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The church's earliest theologians unloaded their theological and rhetorical guns on Marcion. The significance of Marcion's position in the history of heresy cannot be overstated. The battle against Marcion was waged to protect not only the Christian canon but also the identity of the God whom Christians worship.

Brevard Childs frames the matter well when he identifies the early church's struggle to conceptualize the Triune God as a struggle for the Old Testament, not against it. Marcion's fundamental misstep, however, wasn't his rejection of the Old Testament, though that was his most notorious act. No, his rejecting the Old Testament was a by-product of a greater problem: his desire to theorize God and his unwillingness to allow the entire canon—Old and New Testaments—to shape his concept of God and thus challenge the deity of his own making.

I bait my students with a provocative turn of phrase from Hans von Campenhausen, a phrase with which I was challenged during my doctoral studies: "The problem in the apostolic era and early church was not, 'What do we do with the Hebrew Scriptures now that Jesus is here?' The problem was actually the reverse: How do we properly understand who Jesus is in light of the assumed authority of the Hebrew Scriptures?"

The force of von Campenhausen's formulation is located at the critical crossroad Christians throughout history have faced when wrestling with the Old Testament canon. How does the Old Testament shape our understanding of God?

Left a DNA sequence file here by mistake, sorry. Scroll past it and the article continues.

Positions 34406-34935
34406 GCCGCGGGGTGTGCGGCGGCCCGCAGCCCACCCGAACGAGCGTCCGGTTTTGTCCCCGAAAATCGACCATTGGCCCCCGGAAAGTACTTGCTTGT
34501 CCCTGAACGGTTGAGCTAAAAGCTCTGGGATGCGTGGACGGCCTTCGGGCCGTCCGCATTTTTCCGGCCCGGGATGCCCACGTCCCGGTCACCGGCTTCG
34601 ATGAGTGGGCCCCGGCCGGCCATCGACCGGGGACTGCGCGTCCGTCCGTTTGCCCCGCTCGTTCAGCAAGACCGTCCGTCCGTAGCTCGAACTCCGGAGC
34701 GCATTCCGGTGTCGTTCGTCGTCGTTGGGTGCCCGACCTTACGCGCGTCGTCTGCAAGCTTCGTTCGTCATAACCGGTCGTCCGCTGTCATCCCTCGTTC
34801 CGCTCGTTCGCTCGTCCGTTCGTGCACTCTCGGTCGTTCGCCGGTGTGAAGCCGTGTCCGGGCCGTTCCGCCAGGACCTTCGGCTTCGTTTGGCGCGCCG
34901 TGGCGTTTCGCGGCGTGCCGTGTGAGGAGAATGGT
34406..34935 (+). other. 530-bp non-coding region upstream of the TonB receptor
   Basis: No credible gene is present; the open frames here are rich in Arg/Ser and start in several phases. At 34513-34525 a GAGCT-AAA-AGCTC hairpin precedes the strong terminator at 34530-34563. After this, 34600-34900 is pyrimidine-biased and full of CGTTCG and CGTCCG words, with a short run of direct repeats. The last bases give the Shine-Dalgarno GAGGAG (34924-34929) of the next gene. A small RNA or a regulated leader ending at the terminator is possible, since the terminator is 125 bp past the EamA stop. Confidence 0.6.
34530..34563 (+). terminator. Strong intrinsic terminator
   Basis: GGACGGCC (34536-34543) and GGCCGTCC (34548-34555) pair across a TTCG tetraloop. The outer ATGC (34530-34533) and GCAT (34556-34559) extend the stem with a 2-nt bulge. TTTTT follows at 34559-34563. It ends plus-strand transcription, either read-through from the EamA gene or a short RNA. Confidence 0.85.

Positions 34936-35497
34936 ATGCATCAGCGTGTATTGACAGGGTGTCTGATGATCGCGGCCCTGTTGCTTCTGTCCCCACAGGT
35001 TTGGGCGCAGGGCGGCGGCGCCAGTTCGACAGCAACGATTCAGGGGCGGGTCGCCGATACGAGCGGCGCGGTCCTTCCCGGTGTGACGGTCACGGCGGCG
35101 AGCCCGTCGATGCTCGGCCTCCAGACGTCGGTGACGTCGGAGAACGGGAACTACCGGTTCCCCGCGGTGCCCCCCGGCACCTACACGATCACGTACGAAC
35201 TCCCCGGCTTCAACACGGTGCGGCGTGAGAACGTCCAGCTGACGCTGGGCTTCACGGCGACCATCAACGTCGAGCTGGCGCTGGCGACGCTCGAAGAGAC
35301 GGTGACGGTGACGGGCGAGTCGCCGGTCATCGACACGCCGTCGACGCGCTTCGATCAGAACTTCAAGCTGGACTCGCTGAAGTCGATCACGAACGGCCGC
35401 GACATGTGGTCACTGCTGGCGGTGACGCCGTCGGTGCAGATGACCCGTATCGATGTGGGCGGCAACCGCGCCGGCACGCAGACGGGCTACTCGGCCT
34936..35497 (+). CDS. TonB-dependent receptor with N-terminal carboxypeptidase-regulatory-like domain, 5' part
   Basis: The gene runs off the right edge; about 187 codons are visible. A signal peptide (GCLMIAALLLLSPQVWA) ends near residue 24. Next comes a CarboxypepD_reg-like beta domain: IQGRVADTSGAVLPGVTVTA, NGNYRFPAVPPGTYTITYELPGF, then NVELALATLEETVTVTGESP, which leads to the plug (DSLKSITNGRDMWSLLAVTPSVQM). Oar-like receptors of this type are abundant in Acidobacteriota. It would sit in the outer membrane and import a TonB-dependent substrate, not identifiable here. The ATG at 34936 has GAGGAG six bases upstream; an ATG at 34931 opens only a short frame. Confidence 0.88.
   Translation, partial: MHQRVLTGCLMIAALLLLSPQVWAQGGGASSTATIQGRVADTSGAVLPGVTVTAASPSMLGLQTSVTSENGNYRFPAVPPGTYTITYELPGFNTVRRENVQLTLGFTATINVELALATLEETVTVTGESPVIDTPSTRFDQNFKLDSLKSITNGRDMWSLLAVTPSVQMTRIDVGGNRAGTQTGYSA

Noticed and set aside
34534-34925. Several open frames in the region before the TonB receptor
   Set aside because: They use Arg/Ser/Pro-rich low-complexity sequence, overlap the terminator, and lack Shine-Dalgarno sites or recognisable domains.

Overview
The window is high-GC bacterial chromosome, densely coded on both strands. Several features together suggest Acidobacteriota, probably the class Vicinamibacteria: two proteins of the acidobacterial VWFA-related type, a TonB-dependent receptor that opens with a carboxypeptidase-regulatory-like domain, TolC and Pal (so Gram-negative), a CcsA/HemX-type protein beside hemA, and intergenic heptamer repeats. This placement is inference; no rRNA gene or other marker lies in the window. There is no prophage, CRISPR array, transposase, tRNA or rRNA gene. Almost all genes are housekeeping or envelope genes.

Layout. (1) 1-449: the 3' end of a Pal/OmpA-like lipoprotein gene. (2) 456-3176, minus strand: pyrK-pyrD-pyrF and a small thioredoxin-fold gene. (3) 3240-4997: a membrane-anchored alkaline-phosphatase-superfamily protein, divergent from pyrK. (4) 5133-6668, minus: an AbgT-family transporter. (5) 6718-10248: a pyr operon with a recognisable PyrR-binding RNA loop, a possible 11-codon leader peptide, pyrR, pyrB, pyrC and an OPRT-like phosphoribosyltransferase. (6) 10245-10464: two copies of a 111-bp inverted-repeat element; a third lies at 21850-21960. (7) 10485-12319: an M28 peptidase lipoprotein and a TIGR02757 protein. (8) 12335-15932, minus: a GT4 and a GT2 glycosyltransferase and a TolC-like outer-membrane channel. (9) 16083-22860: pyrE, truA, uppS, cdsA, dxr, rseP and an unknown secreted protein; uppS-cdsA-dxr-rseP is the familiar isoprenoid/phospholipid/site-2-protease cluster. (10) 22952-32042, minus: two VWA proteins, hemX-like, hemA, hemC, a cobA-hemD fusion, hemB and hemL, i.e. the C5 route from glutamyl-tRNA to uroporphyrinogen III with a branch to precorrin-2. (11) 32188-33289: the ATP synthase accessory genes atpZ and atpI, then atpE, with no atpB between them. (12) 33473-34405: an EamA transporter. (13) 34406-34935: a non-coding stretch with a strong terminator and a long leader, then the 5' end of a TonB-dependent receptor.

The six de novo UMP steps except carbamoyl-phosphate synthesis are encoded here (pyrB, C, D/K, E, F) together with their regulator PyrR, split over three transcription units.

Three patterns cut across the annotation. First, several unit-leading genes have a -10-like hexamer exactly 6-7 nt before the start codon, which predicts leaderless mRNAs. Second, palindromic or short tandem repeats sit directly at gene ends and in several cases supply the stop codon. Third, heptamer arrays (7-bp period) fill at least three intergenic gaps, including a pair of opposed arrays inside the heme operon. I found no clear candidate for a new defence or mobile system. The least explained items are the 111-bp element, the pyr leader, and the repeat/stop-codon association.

There was never a time in the church's history when it operated without a governing canon, despite recent attempts to attenuate this claim by appealing to the uncertain status of the New Testament canon until the fourth century. The Old Testament rendered its Christian subject matter right off the surface of its complex, befuddling, yet Spirit-guided witness to God's Triune identity.

The Triune Solution

The one God who is Father, Son, and Holy Spirit reveals himself to us in the Old Testament as both severe and merciful. The Bible leans against our tendency to construct a god after our own image. We cannot approach the delicatessen of God's person like we approach a buffet—taking a heaping of this and a dollop of that, while passing over what we deem unpalatable. Neither God's severity—"Who can stand before his indignation? Who can endure the heat of his anger?" (Nah. 1:6, ESV)—nor his mercy—"Who is a God like you, pardoning iniquity and passing over transgression?" (Mic. 7:18)—can be diminished or pitted against each other in our reading of the Old Testament. As Habakkuk pleads, "[I]n wrath remember mercy" (Hab. 3:2). C. S. Lewis described Aslan as good but not safe. The same is true of God. Just ask Uzzah (2 Sam. 6:7).

If Marcion's lingering ghost is to be exorcised from the church, it's not enough to simply retain the Old Testament in the Christian canon. Rather, we exorcise Marcion's ghost by identifying the severe yet merciful God of the Old Testament as Father, Son, and Holy Spirit. And it is in the person and work of Jesus Christ in triune fellowship with the Father by the Spirit where the mercy and severity of God meet and are on full display.

I make sense of the whole Bible in this Trinitarian framework. And this sense-making is more than locating Jesus in every nook and cranny—an aggregate attempt to prove his identity as the Messiah and Son of God. Rather, by recognizing God as severe yet merciful, we come to understand more fully who Jesus is. His identity is one and the same with the God of Israel. Reading the Bible in its totality, as God's triune self-disclosure, is the amulet against Marcion's pestering ghost.

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